Kobo Aura H2O review

The Kobo Aura H2O is the e-reader you can use in the bath

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  • Attractive
  • page-like display
  • Long battery life
  • It works under water!


  • Could be lighter
  • Could be thinner
  • Could be cheaper

Who needs analogue books when Kobo’s HD e-reader can run for two months on a single charge and function underwater? Find out more in the Kobo Aura H2O review

The run-up to Christmas is when the latest generation of e-readers with refreshed features and tweaked specifications try to lure us away from our printed books. The popular Amazon Kindle Paperwhite (2013) and the fun-sized Nook GlowLight have tempted a few, but how about a waterproof e-reader that doesn’t mind being dunked in the tub? If that doesn’t already sound like a tangible advantage over the old analogue books, the Kobo Aura H2O comes with a two-month battery, 4GB storage and the same crisp 256 dpi display as found in the Kobo Aura HD.

In a market dominated by a mega-corporation (Amazon, obvs), the Kindle rivals have to have to offer something extra. But is a larger 6.8-inch screen, some clever content sharing functionality and a raincoat enough to justify a higher price than the market leader?

Kobo Aura H2O: Size and build

The 6.8-inch screen is comparable to a paperback, but at 233g it’s heavier than your average book and the Kobo’s dimensions (179 x 129 x 9.7mm) make it fairly large for an e-reader too. If your arms are as feeble as ours, you’ll want to use both hands to hold it.

With the slightly soft textured rear panel, the Kobo is less likely to slip from your grasp than an iPad and its asymmetrical shape makes it look more interesting than a Kindle. On the whole, it feels robust enough to survive in the wild without the added protection of Kobo’s optional Sleepcover – an additional cost of £29.99.

Kobo Aura H2O: Screen

The Kobo’s best asset is the 1430 x 1080 screen, which at 265 DPI is almost print quality, while the so called ComfortLight illuminates the screen from the front, rather than backlighting, which reduces eye-strain. With the brightness at around 30%, the slightly off-white screen looks very much like the page of a book.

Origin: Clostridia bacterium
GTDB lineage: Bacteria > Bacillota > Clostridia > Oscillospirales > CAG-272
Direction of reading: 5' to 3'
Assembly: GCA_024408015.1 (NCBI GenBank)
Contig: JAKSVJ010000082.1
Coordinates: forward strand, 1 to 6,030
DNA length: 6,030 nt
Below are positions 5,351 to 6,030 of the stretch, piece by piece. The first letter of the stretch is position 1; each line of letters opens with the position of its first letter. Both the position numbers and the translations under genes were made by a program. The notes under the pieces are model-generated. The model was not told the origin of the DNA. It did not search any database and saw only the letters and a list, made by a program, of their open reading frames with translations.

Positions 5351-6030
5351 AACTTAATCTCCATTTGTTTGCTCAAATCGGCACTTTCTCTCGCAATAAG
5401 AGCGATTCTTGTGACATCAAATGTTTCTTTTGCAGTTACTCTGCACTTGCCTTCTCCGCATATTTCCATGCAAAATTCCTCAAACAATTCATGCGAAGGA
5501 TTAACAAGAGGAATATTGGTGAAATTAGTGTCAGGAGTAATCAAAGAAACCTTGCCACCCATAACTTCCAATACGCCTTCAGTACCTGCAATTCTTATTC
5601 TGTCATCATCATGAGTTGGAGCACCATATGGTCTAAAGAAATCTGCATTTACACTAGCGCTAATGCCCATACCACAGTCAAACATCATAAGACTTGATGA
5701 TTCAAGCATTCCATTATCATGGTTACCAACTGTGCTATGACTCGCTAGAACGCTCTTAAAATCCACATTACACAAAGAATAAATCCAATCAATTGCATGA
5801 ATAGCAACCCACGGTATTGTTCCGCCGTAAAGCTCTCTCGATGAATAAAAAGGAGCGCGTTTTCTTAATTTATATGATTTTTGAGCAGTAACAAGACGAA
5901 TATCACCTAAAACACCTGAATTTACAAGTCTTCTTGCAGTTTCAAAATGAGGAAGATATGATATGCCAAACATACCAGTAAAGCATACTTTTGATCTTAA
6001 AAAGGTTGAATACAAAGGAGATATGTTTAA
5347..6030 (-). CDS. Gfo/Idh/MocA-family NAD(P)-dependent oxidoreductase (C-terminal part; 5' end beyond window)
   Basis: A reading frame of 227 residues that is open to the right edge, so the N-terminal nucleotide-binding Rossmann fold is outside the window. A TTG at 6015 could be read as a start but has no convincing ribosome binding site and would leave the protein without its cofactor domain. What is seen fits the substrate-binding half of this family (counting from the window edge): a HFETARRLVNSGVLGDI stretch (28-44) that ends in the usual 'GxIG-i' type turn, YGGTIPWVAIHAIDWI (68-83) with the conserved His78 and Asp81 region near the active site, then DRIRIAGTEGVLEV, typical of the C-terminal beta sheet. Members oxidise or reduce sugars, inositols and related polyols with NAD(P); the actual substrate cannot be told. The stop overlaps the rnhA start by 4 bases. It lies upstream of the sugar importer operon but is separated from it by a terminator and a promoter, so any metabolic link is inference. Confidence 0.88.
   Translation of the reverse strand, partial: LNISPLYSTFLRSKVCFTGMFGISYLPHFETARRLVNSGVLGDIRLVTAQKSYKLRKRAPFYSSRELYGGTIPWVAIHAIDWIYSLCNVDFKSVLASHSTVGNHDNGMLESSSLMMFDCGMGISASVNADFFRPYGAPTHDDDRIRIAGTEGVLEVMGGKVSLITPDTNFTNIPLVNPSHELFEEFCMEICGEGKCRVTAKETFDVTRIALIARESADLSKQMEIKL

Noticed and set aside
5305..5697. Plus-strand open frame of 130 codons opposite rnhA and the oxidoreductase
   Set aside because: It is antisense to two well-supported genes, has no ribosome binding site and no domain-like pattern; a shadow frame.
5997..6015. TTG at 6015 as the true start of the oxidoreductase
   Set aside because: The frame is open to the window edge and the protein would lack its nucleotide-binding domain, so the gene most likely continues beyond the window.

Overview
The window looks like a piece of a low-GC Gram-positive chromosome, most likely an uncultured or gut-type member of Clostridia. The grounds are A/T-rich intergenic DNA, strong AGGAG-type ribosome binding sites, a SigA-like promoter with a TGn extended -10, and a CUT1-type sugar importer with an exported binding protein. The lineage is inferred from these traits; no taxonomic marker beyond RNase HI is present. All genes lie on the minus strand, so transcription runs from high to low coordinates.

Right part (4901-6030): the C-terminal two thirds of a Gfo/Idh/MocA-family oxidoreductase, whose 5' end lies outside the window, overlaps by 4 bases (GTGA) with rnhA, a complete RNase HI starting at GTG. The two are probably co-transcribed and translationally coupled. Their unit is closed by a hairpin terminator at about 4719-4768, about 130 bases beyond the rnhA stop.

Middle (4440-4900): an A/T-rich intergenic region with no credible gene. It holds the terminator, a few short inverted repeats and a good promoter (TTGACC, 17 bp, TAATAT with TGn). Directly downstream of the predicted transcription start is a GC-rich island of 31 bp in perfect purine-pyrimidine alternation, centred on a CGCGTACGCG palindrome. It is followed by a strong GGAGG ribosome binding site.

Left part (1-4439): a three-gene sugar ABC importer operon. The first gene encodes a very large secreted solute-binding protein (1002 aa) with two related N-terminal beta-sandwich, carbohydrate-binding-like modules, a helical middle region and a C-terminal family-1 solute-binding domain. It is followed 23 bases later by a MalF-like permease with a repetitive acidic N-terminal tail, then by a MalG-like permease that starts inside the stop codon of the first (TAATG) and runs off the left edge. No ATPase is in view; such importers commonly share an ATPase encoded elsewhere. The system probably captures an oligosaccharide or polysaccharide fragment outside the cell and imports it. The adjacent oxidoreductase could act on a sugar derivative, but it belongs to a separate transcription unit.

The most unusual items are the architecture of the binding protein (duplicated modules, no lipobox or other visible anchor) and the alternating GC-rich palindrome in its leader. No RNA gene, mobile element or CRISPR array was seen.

The touchscreen is not capacitive like your smartphone, but it’s fairly responsive and turns the pages promptly – even to a depth of one meter under water. No, there’s no situation where that would be at all useful, but it means you can read in the bath without fear of sending your expensive device to a watery grave.

Kobo Aura H2O: Usability

Kobo cannot match Amazon for the size of its book catalogue, but with four million to choose from, the Kobo ‘bookstore’ is fairly well stocked and well priced. It takes a few more clicks to locate and buy a book than it does through Amazon’s streamlined interface, but the Kobo’s homepage is quite appealing in a simple E Ink monotone way. What’s more, the books that we couldn’t find in Kobo’s bookstore were available elsewhere and the Kobo is not in the least bit fussy about book formats. The microSD slot offers a useful way of getting files onto your e-reader. We also appreciated the ability to alter the font size and indeed the font to suit.

In addition to just reading, Kobo goes further than Amazon in encouraging the user to share quotes and content with your social media friends. If this encourages young people to read more, then it’s a good thing, but you can just as easily ignore these features and enjoy the storey.

In fact, less is often more with e-readers and 3G connectivity is a good case in point. In a world heading toward blanket Wi-Fi coverage, do you really need to download a book over 3G? If the answer is yes, Amazon will take your money, but the Kobo is sensibly, Wi-Fi only. And while we’re on the subject, the 3GB inbuilt memory is enough for 3,000 books, which should be enough, but for those that always want more, there’s also a slot for 32GB microSD cards and another 30,000 volumes.

Having said that, we were a little disappointed to find that the subscription to T3 magazine we bought from the Kobo bookstore is not compatible with the Aura H2O. While it can display comics and PDFs, Kobo’s e-zines are for the Kobo Android/iOS app.

Kobo Aura H2O: Battery

Battery life is quoted as two months, assuming 30 minutes of daily use. That’s great if you’re marooned on a desert island for 60 days, but we’d actually be happy to sacrifice some battery life in return for a lighter device and just recharge after each book.

Kobo Aura H2O: Verdict

With it’s realistic HD screen, subtle illumination and friendly home page, the Kobo Aura H2O is as user friendly as, well as a book. The advantage it has over other e-readers and indeed books, is a resistance to water that makes it the ideal bath or beach companion. Our perfect e-reader however, would be a little lighter a, touch thinner and good deal cheaper.

Product name release date: Out now

Product name price: £139